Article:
waterfall rio nambillo ecuador
Our water supply, The Rio Nambillo.

Which is why were surprised to find that, four months later, our eating habits haven’t really been compromised. We are not going grocery shopping every other day and we aren’t living off of tinned food. Most of this is done through meticulous planning. We write a menu each week. Cheese and perishables are eaten early in the week and dried rice, beans and pasta make up most of the meals towards the end of the week. Meat however is off the menu most of the time. Without a fridge, we would rather not risk storing it – especially if we are serving guests! As a result if you are a guest at Las Tangaras the menu will be largely vegetarian and pizza, shakshuka and tigrillo are becoming our specialities. One thing that really helps with meal planning is the managers cookbook. Here previous managers write their recipes for meals/ desserts/ snacks that have ingredients you can buy locally and don’t need refrigerating. We are especially grateful to the managers who wrote in their muffin recipe, we have worked out that we have baked and eaten about 60 muffins between us in the last two months.

So we have heroically overcome the absence of a fridge*. The next challenge is the distance to the Las Tangaras lodge. When we are not carrying groceries, the hike through the forest into the reserve takes about 45 minutes but usually longer because there is always something to see. For instance, when we were last maintaining the trails we saw ten (!) toucans all feeding together and a rainbow forest racer snake sunning itself by the footpath. However, this is a long time to be weighed down by shopping bags so naturally we try to lighten the load. Drinks are heaviest so we make our own soft drink from the orange-lime hybirds by the house (“orange-lime-ade” is delicious but needs a catchier name) and brew our own ginger beer to avoid carrying glass bottles. Another trick is to use the bananas that grow in the reserve garden. When they are green they are great substitutes for plantain and can be used in typical Ecuadorian dishes like tigrillo, bolones or just plain patacones. It is always a race to use them before they start turning yellow but once they are yellow then, well, we have bananas.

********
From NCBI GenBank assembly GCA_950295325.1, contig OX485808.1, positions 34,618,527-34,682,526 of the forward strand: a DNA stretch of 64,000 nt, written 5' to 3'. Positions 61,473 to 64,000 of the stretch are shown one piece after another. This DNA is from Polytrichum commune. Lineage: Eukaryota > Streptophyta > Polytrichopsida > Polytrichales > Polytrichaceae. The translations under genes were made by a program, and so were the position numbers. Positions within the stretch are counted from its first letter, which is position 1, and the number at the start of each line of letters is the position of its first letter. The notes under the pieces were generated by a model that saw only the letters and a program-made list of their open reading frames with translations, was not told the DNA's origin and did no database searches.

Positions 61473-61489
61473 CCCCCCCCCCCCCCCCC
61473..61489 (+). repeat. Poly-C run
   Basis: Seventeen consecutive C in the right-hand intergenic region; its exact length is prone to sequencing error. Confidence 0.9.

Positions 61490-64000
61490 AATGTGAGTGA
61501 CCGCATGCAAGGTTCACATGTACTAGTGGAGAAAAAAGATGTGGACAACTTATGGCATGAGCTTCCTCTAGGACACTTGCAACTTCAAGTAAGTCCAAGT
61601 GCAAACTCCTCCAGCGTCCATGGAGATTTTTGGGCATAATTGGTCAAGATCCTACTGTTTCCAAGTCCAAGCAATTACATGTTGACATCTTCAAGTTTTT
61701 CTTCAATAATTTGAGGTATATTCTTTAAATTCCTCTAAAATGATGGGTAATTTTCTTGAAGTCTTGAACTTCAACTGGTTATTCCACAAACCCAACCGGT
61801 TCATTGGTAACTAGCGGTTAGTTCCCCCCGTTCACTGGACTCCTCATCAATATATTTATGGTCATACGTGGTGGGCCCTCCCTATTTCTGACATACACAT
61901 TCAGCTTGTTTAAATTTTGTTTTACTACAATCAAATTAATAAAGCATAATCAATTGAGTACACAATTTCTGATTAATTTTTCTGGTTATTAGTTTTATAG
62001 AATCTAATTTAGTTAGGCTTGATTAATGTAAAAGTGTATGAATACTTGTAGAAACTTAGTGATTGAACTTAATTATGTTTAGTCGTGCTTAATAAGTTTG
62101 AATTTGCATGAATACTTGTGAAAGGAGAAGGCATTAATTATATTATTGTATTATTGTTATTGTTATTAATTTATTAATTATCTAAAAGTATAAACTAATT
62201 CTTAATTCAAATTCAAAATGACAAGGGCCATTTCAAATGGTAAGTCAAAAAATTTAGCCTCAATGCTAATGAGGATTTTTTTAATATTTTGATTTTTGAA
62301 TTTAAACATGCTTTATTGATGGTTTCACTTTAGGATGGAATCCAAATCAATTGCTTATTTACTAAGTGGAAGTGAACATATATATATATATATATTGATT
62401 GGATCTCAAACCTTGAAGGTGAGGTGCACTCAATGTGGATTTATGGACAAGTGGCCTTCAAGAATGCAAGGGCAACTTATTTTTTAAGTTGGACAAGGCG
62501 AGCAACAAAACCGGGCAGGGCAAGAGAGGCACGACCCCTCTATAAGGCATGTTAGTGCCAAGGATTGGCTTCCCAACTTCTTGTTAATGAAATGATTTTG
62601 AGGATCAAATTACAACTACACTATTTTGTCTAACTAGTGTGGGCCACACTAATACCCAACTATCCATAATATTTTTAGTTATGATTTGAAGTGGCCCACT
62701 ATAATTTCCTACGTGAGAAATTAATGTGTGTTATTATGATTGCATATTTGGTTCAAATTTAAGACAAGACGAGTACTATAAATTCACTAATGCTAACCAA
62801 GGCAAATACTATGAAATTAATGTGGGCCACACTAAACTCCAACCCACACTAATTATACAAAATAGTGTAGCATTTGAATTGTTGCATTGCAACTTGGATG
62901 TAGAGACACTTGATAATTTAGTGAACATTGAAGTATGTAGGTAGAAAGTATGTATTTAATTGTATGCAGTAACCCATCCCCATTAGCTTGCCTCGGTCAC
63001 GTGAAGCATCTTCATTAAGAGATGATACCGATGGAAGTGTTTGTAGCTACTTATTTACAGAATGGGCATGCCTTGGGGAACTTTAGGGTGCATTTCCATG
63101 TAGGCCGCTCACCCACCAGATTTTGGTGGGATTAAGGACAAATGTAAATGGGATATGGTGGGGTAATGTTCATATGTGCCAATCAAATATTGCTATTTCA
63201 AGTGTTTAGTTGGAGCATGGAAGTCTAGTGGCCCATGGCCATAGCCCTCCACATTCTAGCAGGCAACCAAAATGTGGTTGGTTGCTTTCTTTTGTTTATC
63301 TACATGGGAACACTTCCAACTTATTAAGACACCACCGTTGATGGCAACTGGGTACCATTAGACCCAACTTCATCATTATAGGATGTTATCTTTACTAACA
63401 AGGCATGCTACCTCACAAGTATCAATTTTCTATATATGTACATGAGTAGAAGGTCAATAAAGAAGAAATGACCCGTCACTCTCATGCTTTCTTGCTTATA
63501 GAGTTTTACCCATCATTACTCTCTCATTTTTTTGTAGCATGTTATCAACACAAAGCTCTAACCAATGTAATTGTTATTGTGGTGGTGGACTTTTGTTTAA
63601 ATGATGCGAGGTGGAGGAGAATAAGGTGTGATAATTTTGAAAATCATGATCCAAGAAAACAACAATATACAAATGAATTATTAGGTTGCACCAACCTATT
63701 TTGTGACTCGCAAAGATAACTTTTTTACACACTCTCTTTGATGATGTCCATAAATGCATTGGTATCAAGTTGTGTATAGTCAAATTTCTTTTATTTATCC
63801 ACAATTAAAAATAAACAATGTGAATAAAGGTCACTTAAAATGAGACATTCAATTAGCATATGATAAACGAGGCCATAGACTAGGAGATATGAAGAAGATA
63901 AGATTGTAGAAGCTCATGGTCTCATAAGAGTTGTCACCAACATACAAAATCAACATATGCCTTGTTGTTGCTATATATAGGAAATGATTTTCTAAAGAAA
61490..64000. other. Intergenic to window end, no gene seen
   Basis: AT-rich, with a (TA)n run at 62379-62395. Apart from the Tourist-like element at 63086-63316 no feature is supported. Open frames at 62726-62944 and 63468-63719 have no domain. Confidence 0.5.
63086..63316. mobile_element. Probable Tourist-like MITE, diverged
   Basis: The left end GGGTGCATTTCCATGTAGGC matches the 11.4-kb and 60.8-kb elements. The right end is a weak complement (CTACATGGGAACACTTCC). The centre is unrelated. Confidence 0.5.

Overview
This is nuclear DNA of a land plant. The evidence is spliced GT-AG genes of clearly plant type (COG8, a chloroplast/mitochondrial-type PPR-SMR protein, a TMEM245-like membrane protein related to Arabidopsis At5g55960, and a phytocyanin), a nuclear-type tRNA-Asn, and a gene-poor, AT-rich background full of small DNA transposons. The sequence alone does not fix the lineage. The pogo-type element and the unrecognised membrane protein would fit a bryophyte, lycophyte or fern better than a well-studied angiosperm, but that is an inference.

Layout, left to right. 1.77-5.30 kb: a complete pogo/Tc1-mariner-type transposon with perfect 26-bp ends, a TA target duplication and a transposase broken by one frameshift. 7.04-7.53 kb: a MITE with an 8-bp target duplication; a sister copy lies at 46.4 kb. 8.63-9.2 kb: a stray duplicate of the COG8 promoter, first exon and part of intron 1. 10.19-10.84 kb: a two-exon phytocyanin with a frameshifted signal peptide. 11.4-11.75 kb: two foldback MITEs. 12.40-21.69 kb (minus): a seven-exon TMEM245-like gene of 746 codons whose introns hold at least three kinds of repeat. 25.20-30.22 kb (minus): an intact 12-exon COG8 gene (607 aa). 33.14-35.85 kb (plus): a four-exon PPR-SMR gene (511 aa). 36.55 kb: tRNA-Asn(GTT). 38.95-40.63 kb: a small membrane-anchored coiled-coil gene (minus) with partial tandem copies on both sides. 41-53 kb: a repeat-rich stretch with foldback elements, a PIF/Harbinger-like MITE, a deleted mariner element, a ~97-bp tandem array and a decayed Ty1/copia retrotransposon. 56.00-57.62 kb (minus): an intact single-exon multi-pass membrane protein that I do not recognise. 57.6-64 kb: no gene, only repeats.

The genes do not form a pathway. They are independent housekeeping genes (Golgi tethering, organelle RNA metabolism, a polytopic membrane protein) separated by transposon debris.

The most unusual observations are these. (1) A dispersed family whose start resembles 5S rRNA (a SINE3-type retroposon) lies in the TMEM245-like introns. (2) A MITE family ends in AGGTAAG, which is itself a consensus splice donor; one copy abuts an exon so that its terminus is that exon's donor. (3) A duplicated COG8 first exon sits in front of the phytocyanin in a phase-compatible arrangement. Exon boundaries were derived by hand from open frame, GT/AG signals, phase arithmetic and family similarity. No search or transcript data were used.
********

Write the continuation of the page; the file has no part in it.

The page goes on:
parrot banana ecuador bronze-winged
Homegrown bananas – but sometimes the parrots beat you to them!

While all this may sound like a lot of hassle in order to achieve something as basic as eating, it has become second nature and we are actually hoping to retain some of the habits we have learned. It turns out that having no fridge means you end up with a diet that is more economical, healthier and more environmentally friendly. For instance, being forced to only buy what we really need reduces the grocery bill considerably. Not being able to refrigerate food means that ready-meals are off the table and all meals are freshly prepared and as a result taste better, are healthier and cheaper to produce. The mostly vegetarian diet is kinder to the environment and when we do go into town and eat meat or fish we really do appreciate it.

As our time as the managers of Las Tangaras draws to a close it has made us reflect on the lessons we have learned here. One is how little we really need some of the things that we normally take for granted as essential. By the time we leave, we will have lived for 5 months without a washing machine, without a fridge and without a real bed and somehow it is just not a problem. I initially assumed that having no fridge would mean extreme dietary restrictions for us. In fact a fridge-less life has forced us to re-think how we go about eating and our stay at Las Tangaras has been a far more creative and interesting experience for it. 

*The absence of a freezer was also heroically overcome by simply eating ice cream within seconds of purchase.

A Day at the Reserve

October 13, 2020